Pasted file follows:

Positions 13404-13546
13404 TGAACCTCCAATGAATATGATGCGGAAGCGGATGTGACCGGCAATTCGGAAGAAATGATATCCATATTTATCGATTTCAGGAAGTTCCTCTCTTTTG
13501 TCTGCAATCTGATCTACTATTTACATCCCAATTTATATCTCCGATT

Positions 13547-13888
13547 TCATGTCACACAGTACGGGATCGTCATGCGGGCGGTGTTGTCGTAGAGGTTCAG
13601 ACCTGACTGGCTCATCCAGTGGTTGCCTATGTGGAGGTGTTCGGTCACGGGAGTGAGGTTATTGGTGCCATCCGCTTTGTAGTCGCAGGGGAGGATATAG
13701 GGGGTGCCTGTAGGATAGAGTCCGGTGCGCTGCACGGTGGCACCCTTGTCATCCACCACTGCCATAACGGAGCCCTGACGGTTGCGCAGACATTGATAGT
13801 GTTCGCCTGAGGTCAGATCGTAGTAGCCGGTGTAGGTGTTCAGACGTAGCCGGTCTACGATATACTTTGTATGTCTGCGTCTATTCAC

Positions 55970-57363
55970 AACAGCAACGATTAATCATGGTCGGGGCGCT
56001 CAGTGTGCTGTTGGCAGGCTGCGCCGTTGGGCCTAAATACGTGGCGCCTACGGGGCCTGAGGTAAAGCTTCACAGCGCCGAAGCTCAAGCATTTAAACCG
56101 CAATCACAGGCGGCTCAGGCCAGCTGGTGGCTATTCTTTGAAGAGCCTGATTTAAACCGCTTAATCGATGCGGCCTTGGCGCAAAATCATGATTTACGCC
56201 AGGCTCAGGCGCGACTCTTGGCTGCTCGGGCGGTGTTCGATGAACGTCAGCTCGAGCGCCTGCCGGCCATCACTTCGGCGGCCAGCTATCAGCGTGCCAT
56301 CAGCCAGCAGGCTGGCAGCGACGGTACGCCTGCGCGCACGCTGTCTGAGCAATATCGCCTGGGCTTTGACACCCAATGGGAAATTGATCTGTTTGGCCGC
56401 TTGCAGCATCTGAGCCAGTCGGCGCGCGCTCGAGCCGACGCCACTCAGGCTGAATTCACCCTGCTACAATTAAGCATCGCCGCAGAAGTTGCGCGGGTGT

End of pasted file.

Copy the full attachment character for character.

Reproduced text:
Positions 13404-13546
13404 TGAACCTCCAATGAATATGATGCGGAAGCGGATGTGACCGGCAATTCGGAAGAAATGATATCCATATTTATCGATTTCAGGAAGTTCCTCTCTTTTG
13501 TCTGCAATCTGATCTACTATTTACATCCCAATTTATATCTCCGATT

Positions 13547-13888
13547 TCATGTCACACAGTACGGGATCGTCATGCGGGCGGTGTTGTCGTAGAGGTTCAG
13601 ACCTGACTGGCTCATCCAGTGGTTGCCTATGTGGAGGTGTTCGGTCACGGGAGTGAGGTTATTGGTGCCATCCGCTTTGTAGTCGCAGGGGAGGATATAG
13701 GGGGTGCCTGTAGGATAGAGTCCGGTGCGCTGCACGGTGGCACCCTTGTCATCCACCACTGCCATAACGGAGCCCTGACGGTTGCGCAGACATTGATAGT
13801 GTTCGCCTGAGGTCAGATCGTAGTAGCCGGTGTAGGTGTTCAGACGTAGCCGGTCTACGATATACTTTGTATGTCTGCGTCTATTCAC

Positions 55970-57363
55970 AACAGCAACGATTAATCATGGTCGGGGCGCT
56001 CAGTGTGCTGTTGGCAGGCTGCGCCGTTGGGCCTAAATACGTGGCGCCTACGGGGCCTGAGGTAAAGCTTCACAGCGCCGAAGCTCAAGCATTTAAACCG
56101 CAATCACAGGCGGCTCAGGCCAGCTGGTGGCTATTCTTTGAAGAGCCTGATTTAAACCGCTTAATCGATGCGGCCTTGGCGCAAAATCATGATTTACGCC
56201 AGGCTCAGGCGCGACTCTTGGCTGCTCGGGCGGTGTTCGATGAACGTCAGCTCGAGCGCCTGCCGGCCATCACTTCGGCGGCCAGCTATCAGCGTGCCAT
56301 CAGCCAGCAGGCTGGCAGCGACGGTACGCCTGCGCGCACGCTGTCTGAGCAATATCGCCTGGGCTTTGACACCCAATGGGAAATTGATCTGTTTGGCCGC
56401 TTGCAGCATCTGAGCCAGTCGGCGCGCGCTCGAGCCGACGCCACTCAGGCTGAATTCACCCTGCTACAATTAAGCATCGCCGCAGAAGTTGCGCGGGTGT